AS the Higher Education Minister, my frequent engagements with youngsters have made me realise that the worldview of many Malaysians with regards to gender stereotypes have changed over the years.
It has become apparent that the line between a man’s role and a woman’s role at home, in school, at the workplace and in society is becoming increasingly blurred.
It is no longer surprising for a man to enjoy cooking or for a woman to enjoy discussing politics.
The theme of this year’s International Women’s Day is in true millennial and Generation Z form of #ChooseToChallenge.
Indeed, it is clear that our young Malaysians are challenging age old beliefs on gender stereotypes. Women are progressively seen as independent, strong, brave – no longer meek or subservient.
In Malaysia, females constitute almost half of the country’s population. In fact, 48.6% of the 32.7 million Malaysians are female. The women of Malaysia play a Herculean role in bolstering the country’s development as well as in the socio-economic welfare of our families.
One of the greatest changes in Malaysia in recent years has been the increase of women in the labour market. In 2007, the women’s labour force participation rate (LFPR) was at 46.4% and in 2019, the LFPR was at 55.6%.
Malaysia fully supports the United Nations’ Sustainable Development Goals (SDGs).
The fourth and fifth SDGs aim to achieve quality education as well as to achieve gender equality and empower all women and girls.
As proof to our commitment to these SDGs, we see more and more women taking centre stage in higher education.
In 2020, the number of females who enrolled in public universities was 357,087. This constituted 61% of the overall student enrolment.
They also made up the majority of enrolled students in private higher education institutions last year, constituting almost 53% of 537,434 students.
It is frequently said that women empowerment and equality will bring positive changes to the community as a whole. The results of a study on Gender Inequality conducted by the Organisation for Economic Cooperation and Development (OECD) revealed that increasing female education contributed to a higher economic growth for about 50% in OECD countries over the past 50 years.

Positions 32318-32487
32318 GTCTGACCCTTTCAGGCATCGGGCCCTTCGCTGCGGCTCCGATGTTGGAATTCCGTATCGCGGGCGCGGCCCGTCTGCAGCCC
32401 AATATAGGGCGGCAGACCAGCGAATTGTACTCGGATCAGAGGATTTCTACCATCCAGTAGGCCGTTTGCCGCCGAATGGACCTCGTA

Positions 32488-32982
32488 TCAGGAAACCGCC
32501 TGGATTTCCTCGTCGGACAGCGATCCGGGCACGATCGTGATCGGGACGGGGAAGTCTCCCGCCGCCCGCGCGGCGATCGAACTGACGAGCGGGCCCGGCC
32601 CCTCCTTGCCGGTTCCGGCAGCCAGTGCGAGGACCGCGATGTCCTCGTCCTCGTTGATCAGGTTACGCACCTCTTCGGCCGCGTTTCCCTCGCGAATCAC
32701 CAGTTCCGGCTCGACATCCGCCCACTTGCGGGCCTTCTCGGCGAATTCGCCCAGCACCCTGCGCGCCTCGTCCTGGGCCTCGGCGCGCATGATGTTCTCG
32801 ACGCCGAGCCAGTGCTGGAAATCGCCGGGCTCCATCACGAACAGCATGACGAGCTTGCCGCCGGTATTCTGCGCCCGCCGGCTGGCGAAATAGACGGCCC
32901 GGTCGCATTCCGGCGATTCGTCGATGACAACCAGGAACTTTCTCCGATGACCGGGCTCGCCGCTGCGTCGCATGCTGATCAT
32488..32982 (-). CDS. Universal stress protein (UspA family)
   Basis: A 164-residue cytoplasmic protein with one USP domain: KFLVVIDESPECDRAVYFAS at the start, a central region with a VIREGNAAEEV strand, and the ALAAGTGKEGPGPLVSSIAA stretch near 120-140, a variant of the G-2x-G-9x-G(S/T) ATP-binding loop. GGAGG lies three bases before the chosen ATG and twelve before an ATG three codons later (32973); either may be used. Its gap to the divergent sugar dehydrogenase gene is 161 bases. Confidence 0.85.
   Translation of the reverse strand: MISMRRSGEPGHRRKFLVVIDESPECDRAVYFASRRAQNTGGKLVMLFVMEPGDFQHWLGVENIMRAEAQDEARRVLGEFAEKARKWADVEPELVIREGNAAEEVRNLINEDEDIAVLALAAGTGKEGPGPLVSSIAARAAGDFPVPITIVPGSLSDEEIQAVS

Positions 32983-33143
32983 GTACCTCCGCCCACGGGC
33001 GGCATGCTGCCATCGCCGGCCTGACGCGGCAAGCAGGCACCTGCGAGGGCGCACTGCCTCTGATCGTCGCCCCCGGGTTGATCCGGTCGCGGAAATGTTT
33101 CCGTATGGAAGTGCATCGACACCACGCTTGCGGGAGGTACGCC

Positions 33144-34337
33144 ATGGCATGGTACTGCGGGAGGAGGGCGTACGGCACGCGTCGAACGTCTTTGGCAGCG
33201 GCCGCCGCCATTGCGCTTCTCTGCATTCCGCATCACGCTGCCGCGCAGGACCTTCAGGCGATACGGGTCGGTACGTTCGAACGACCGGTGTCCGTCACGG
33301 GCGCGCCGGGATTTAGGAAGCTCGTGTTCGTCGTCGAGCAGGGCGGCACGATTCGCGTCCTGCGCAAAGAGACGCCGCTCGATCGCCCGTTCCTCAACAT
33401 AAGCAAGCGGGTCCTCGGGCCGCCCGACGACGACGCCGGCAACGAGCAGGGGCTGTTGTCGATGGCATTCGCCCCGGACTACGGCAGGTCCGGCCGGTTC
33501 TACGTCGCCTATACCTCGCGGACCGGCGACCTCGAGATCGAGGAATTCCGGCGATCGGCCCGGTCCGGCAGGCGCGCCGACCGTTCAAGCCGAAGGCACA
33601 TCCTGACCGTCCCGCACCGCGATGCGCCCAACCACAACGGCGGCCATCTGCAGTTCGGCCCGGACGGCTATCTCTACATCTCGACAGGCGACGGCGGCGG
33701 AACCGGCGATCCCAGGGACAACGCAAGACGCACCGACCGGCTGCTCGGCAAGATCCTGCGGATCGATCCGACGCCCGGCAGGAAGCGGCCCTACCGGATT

This is proof that to empower women is to empower a nation.
The success resulting from women empowerment and equality in the Malaysian higher education ecosystem is undeniable.
In our public universities, 56.5% of 31,584 academicians are women. These women academicians dominate the positions of language instructors (72.4% of 1,105) and lecturers (60% of 22,571).
At present, women academicians in the positions of associate professors and professors in public universities are still a minority. Reports from the Higher Education Ministry (MoHE) in 2020 show that there were 2,372 (48.4%) women associate professors and 650 (34%) women professors.
Nevertheless, the success shown by our women academicians in various fields of study assures that these numbers will increase in the near future.
In 2020, one of the many high achieving women who made a mark in academic history was Assoc Prof Dr Chan Yoke Fun, head of Department of Medical Microbiology at Universiti Malaya’s (UM) Faculty of Medicine.
Dr Chan’s research on the hand, foot and mouth disease resulted in a vaccine to combat the virus and brain infection disease in children. Her research won her the prestigious Asean-US Science Prize for Women 2020.
The award is organised by Asean through the Committee on Science, Technology, and Innovation (Costi), the US Agency for International Development (USAID) and Underwriters Laboratories, to recognise promising, early to mid-career female scientists for their academic and professional achievements.
Aside from performing well in their core business, women academicians have also demonstrated their capabilities in university administrative positions.
In 2020, four women were elected to take on the role of deputy vice-chancellors in three public universities. They are Prof Dr Noorsaadah Abd Rahman (UM), Prof Dr Roziah Mohd Janor (Universiti Teknologi Mara), Prof Dr Suriani Abu Bakar and Prof D. Marzita Puteh (Universiti Pendidikan Sultan Idris).
Malaysia’s support towards women empowerment and equality is also evident at MoHE. More than half of MoHE’s workforce of 15,164 people are women (56%).
Additionally, the position of director-general of the Polytechnic and Community College Education Department is held by a woman, namely Zainab Ahmad.
Without a shadow of a doubt, the role that women play in Malaysia’s higher education sector contributes greatly to placing our country on the world map as an emerging international higher education hub.
Seeing clear evidence of success in Malaysia when women and girls are empowered, it is my wish that we will all work towards women empowerment and equality not only today, but every day.
It is imperative that we follow the footsteps of our younger generation who #ChooseToChallenge gender stereotypes.
I would also like to thank all of you for your efforts, no matter how small, that have contributed to the betterment of women in Malaysia and around the world.
For all the women you have supported, for the moments when you found the courage to speak up for equality – although remaining silent was a more comfortable option, please know that you have contributed to the greater good.
Happy International Women’s Day!
> The writer is the Higher Education Minister and Wanita Umno chief.